I dont know if Agfa know or not, if they do know, they obviously not too concerned, since the Rollei product is a third party source, id say anyone using this film in a professional way are buying it directly from Agfa in belgium, it appears to be marketed for aerial photography, but Agfa only seem to be supplying master rolls of the stuff to third partys.
Originally Posted by Alpenhause
The odd thing is it still seems to be used extensively with aerial photography and one Aerial photographic website ive visited sells CR200 solely for this very purpose, you would think they would be the first to complain about any issues with this film, yet they seem to just put up with it perhaps?
I really would like to get to the bottom of this once and for all, as it would be very sad to see this emulsion fall off the scene if sales decline.
I just cant wait to shoot some! But no way in hell am i going to buy the Digibase CR200, i want to get it from Wittiner-Cinetec.
CR-200 is the product name given to the Agfa Aviphot Chrome 200 E-6 film sold by Maco/Rollei, I am thinking the aerial photography website is obtaining its Agfa Aviphot Chrome 200 directly from Agfa, Agfa does show this film available in aerial camera film sizes and other sizes.
If the aerial photography website had wound up with some "Yellow" film they would be contacting Agfa right away and would quarantine the offending batch number, these folks would not tolerate bad film for even a minute because of the high cost of a roll of 9 1/2" X 200 foot roll charateristic of high end aerial cameras, these rolls I am sure are well over $300 per roll?
I am thinking only the Aviphot Chrome 200 which was purchased in "Master" roll size by Maco/Rollei is afflicted with this "Yellow" problem.
I think there is an excellent chance this "Yellow" problem is only seen on the "CR- 200" sold by Maco/Rollei, I am not for certain about this and have asked around to aerial film supply houses about this "Yellow" problem and they kind of did not really answer..... They may have thought my inquiry was a bit absurd.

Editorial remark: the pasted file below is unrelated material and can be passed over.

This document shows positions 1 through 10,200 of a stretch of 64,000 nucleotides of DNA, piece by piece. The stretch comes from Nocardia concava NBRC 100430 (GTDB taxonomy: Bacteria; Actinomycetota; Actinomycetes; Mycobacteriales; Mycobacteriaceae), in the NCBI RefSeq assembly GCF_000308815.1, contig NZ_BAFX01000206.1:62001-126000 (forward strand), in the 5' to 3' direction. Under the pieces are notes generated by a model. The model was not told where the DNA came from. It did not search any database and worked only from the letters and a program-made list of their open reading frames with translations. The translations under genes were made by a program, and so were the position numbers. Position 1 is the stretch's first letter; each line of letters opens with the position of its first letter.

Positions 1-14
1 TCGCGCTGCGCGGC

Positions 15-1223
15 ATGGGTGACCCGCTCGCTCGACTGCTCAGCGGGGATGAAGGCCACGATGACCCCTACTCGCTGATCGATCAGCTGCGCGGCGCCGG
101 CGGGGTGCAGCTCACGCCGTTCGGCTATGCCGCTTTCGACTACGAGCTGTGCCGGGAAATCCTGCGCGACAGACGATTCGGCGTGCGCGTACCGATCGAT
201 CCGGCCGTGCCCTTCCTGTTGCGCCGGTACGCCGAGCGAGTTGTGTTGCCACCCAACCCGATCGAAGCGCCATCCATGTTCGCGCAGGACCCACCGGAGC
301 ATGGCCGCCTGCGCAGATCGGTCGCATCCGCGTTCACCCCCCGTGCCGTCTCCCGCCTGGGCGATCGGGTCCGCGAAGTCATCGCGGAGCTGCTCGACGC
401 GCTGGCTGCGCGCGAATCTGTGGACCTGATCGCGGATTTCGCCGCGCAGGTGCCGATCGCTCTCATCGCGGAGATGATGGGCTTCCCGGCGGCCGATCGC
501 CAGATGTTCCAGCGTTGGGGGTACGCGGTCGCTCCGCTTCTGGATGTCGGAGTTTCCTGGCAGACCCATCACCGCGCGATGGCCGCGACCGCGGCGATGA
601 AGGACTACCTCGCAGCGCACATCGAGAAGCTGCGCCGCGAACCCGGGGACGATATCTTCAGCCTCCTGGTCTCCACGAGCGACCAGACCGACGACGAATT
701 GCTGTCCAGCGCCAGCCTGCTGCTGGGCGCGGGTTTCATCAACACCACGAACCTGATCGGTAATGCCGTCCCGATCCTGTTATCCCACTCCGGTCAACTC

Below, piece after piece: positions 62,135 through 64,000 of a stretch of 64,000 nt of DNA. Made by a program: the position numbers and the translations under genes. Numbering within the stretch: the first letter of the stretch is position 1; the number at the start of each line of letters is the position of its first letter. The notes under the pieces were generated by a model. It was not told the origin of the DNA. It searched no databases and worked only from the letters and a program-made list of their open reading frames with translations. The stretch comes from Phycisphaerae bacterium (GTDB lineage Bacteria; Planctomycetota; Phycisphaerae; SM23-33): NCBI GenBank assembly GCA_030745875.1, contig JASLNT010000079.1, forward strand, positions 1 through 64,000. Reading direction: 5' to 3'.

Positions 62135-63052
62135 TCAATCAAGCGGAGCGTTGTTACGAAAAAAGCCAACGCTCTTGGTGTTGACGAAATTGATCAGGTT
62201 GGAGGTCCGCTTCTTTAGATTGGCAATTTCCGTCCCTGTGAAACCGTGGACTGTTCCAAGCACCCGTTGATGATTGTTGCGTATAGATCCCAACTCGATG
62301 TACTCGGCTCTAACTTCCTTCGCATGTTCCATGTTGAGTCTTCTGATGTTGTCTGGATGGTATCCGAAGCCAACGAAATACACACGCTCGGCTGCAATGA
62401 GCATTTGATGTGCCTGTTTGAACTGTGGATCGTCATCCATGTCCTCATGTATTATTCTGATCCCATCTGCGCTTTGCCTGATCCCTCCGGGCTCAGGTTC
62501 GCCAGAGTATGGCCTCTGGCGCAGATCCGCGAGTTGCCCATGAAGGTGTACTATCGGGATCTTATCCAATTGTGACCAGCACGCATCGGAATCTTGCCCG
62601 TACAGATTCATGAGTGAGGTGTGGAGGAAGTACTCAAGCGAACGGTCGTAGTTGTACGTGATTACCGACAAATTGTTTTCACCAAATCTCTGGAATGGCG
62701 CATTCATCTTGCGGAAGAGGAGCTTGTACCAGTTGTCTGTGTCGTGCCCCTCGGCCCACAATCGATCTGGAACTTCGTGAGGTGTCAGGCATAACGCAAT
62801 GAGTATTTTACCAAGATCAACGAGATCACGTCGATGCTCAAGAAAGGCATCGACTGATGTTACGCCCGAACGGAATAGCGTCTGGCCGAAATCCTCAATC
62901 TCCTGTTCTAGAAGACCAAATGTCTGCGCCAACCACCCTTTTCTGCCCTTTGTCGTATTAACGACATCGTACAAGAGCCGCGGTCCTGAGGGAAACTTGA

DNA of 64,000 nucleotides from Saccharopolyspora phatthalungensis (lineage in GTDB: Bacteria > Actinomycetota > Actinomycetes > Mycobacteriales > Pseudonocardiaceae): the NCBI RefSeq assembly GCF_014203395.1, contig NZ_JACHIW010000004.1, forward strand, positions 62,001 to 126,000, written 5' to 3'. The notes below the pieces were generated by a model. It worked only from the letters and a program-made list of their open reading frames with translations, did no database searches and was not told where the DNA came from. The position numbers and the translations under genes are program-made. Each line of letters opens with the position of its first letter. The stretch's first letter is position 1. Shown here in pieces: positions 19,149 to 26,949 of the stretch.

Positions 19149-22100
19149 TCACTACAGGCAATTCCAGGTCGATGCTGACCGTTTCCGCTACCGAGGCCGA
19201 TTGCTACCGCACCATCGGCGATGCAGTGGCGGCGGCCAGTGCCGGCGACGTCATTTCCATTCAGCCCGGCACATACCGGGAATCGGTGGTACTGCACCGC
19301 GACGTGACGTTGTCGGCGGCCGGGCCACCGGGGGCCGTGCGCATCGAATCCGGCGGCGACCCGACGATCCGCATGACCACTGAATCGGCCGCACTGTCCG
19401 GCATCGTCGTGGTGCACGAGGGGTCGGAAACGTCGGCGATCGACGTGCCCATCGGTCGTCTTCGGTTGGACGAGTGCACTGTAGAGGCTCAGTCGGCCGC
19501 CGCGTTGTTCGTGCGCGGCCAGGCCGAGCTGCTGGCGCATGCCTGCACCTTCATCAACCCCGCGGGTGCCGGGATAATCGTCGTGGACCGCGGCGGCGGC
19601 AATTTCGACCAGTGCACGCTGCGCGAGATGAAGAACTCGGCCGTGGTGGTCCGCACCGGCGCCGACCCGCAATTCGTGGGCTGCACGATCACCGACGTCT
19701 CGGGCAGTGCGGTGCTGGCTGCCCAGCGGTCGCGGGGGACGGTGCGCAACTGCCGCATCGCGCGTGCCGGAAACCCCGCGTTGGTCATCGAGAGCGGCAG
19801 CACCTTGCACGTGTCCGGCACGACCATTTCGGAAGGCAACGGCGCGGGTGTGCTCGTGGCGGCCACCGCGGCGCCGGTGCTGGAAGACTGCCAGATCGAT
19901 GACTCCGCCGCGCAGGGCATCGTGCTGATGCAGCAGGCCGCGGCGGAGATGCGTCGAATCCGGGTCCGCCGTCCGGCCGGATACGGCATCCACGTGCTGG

It is amazing though that this "Yellow" problem pops up on a lot of forums and the Problem seems to be limited to the CR-200 from Maco/Rollei.
Perhaps members interested in this forum thread should flood Macodirect.de with inquiries about this film and see what happens?
It could get interesting real fast or..... they may be reluctant to respond.... One way to find out though!
Hopefully Maco/Rollei will round up all this "Yellow" film and take it out of circulation and obtain some new master rolls to cut down, package and sell, this forum thread has just got to be rather embarassing for them.
I think it's interesting that there seem to be different degrees of the "yellow problem"; a number of people have gotten batches of the Maco/Rollei packaged film that were somewhere between "very warm" and "a little yellowish", while others have had film that was really severely yellow-skewed. Whatever happened to this film, it doesn't seem to have been an on-or-off problem but something with variable effects from sample to sample.
It'd be nice to see a correctly balanced version available in rolls, but considering the grain I'd get much more interested if it were available in 120 than in 35mm. Better yet, someone bring back RSX II 50!
San Diego, CA, USA
The lady of the house has to be a pretty swell sort of person to put up with the annoyance of a photographer.
-The Little Technical Library, _Developing, Printing, And Enlarging_
RSX II 50 sounds like a great film, but ive never used it.
Originally Posted by ntenny
I think its worth shooting this film, as Alpenhause feels his film has no significant grain. Again, the grain issue may be due to the faults found in the CR200.
Its also possible that Wittner-Cinetec may be able to cut it in 120 format from a master roll, but they probably would only do this if they had enough demand, you can already get CR200 in 120 format, so lets hope that we see some faultless stock from Rollei soon, although i expect we could be waiting a very long time.
Type 120 is a conversion more complicated than type 135, as well concerning machinery as well concerning raw-stocks.
Originally Posted by Nzoomed
And a master roll from Agfa is a huge amount of film...
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Yes sorry, im really trying to refer to a bulk roll cut down from a master roll.
Originally Posted by AgX
What width film would Wittner be obtaining i wonder?
They are obviously cutting down and perforating a much wider roll of film, they currently sell 35mm perforated and unperforated, along with 16mm and super8 formats.